Health & Body

Miami City Ballet School Director Arantxa Ochoa's Self-Care Routine

Photo by Matthew Murphy

Since leaving the stage to become a teacher, Arantxa Ochoa says she's kept in shape by never staying still. A typical workday begins at 6 am when the former Pennsylvania Ballet principal wakes up to drop her son off at school. She gets to the Miami City Ballet School offices early to take care of administrative tasks and warm up briefly (if she's lucky) before teaching her first class at 9:45. Then it's dance and directorial duties until 8 pm. It's typical for her to pull off her ballet slippers and step into high heels for a meeting amid six hours of teaching. Luckily, she's fallen in love with the job. "You get up in the morning, and you're like, 'This is my life." It's not a job; it's a passion," she says. "When you really love it, that makes everything easier."

Passion alone can't fuel you indefinitely, however. Ochoa, a native of Valladolid, Spain, cooks hearty meals in the evenings and is strict about setting aside at least one day a week for herself and her family. She is frank that it's a struggle to care for herself as much as her students. "I have to stop and say, 'Arantxa, you have to think of yourself,'" she says. "The days pass by, and all you think of is your students."

DT caught up with Ochoa about how she takes care of her own body and mind while nurturing students, and she shared some straight talk about the challenge of making time to keep herself healthy.



Photo by Matthew Murphy

On warming up with limited time

If I have a second, I try to do a little warm-up class. Not even a center. All I do is five minutes of Pilates—rollups, the hundreds. The hundreds takes two minutes, but at least it feels like I'm centered. Then I do a little barre. I do my pliés, tendus, dégagés. And then the truth is it's time already to teach.

On staying warm

I keep myself warm by not stopping. I try to show as much as I can when I'm teaching, because I still can. I don't jump anymore or things like that. I show the barre. Then I'll run to meetings in between classes.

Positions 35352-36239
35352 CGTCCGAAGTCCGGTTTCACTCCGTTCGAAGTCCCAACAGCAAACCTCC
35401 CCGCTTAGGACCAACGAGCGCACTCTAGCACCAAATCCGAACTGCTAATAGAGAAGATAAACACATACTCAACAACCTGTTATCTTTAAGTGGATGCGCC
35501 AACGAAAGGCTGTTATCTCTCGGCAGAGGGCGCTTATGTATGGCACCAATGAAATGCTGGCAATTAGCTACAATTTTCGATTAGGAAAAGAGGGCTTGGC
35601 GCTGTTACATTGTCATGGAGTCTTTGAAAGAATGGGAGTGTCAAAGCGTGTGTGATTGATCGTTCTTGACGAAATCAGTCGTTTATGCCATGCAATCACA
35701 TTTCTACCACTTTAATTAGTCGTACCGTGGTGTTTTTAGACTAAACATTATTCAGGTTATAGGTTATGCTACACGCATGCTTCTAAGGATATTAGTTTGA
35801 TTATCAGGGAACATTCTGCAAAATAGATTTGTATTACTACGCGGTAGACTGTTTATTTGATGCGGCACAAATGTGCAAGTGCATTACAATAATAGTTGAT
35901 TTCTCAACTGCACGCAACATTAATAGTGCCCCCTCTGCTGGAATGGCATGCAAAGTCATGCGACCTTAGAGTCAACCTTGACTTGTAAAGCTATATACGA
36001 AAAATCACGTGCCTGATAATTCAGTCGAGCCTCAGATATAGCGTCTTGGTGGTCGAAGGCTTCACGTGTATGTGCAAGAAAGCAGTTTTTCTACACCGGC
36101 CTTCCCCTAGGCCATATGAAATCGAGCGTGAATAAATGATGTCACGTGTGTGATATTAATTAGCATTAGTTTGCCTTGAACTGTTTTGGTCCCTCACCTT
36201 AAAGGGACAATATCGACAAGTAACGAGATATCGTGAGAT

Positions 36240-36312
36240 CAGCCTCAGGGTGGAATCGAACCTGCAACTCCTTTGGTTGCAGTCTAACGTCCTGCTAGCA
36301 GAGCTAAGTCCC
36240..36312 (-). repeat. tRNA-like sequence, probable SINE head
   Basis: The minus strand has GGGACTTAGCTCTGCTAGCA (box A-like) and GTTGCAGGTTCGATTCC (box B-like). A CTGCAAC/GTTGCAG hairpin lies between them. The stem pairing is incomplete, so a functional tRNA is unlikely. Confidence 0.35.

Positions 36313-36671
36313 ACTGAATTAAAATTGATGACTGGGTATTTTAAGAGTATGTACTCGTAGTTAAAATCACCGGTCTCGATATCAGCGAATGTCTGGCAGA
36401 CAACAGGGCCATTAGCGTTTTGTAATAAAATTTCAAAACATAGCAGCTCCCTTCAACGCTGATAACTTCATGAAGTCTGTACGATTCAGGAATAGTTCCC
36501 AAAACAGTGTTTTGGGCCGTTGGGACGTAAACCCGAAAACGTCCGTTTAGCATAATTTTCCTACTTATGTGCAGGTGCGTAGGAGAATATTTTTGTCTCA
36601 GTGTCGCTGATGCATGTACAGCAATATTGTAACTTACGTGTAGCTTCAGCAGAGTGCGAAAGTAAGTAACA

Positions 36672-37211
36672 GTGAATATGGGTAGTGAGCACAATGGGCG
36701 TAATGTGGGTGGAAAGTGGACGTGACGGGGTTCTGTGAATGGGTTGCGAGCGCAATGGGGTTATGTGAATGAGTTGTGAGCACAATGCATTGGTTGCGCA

On healthy eating and NOT dieting

As a dancer, you have a certain way of nourishing yourself and taking care of your body. I never thought, "I'm doing a diet." As a dancer, I always ate a lot of carbs and that's what I continue to do. I like bagels. For snacks I pack mixed nuts, and I eat them throughout the day. For dinner, lentils are a good fix. Since I don't have much time, I cook them in the pressure cooker with onions, carrots and peppers. They are a good source of carbs and energy, and I can eat them as a side dish with fish or chicken, as a main dish or cold in a salad. As a favorite dish, I love to make paella, but that requires more time, so it's something that I make on special occasions.

Photo by Alexander Iziliaev, courtesy of Miami City Ballet

On the challenge of self-care

When you're a dancer, you have more time to think of yourself, because it's you dancing; it's you taking a class. You take care of yourself. Now it's all about them and what you tell them: "Did you eat well? Did you warm up? You have to ice." "Me" becomes the back end, like, "Oh, OK, if I have time." It's really hard. Like, when was the last time I went to the doctor? You can't even remember, because really it's about them. But they need you, so you have to take care of yourself. I think as a teacher and director it becomes really hard.

On getting sleep

I go to bed around 11:30, and I have to get up early. I'm so tired, though, I usually fall asleep right away.

On fighting for balance

When I come home, whatever time it is, I say, "OK, I'm home now, let's forget about work, even if it's just for two hours." I have dinner and go to bed not thinking about work. And I have Sundays off. I try to spend them with my family. My son and I spend the day together. Now that I'm here in Miami, I go biking with him, just doing the mommy thing. Plus groceries, laundry, things
like that.

On never holding back

As a dancer, I always gave 150 percent in every class, and I think that's what's helping me be who I am right now. My body was very strong—in my whole career I only got injured once—and I always thought it was the way I worked. I always gave everything I had.

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When it comes to Cynthia Oliver's classes, you always bring your A game. (As her student for the last two and a half years in the MFA program at the University of Illinois at Urbana-Champaign, I feel uniquely equipped to make this statement.) You never skip the reading she assigns; you turn in not your first draft but your third or fourth for her end-of-semester research paper; and you always do the final combination of her technique class full-out, even if you're exhausted.

Oliver's arrival at UIUC 20 years ago jolted new life into the dance department. "It may seem odd to think of this now, but the whole concept of an artist-scholar was new when she first arrived," says Sara Hook, who also joined the UIUC dance faculty in 2000. "You were either a technique teacher or a theory/history teacher. Cynthia's had to very patiently educate all of us about the nature of her work, and I think that has increased our passion for the kind of excavation she brings to her research."

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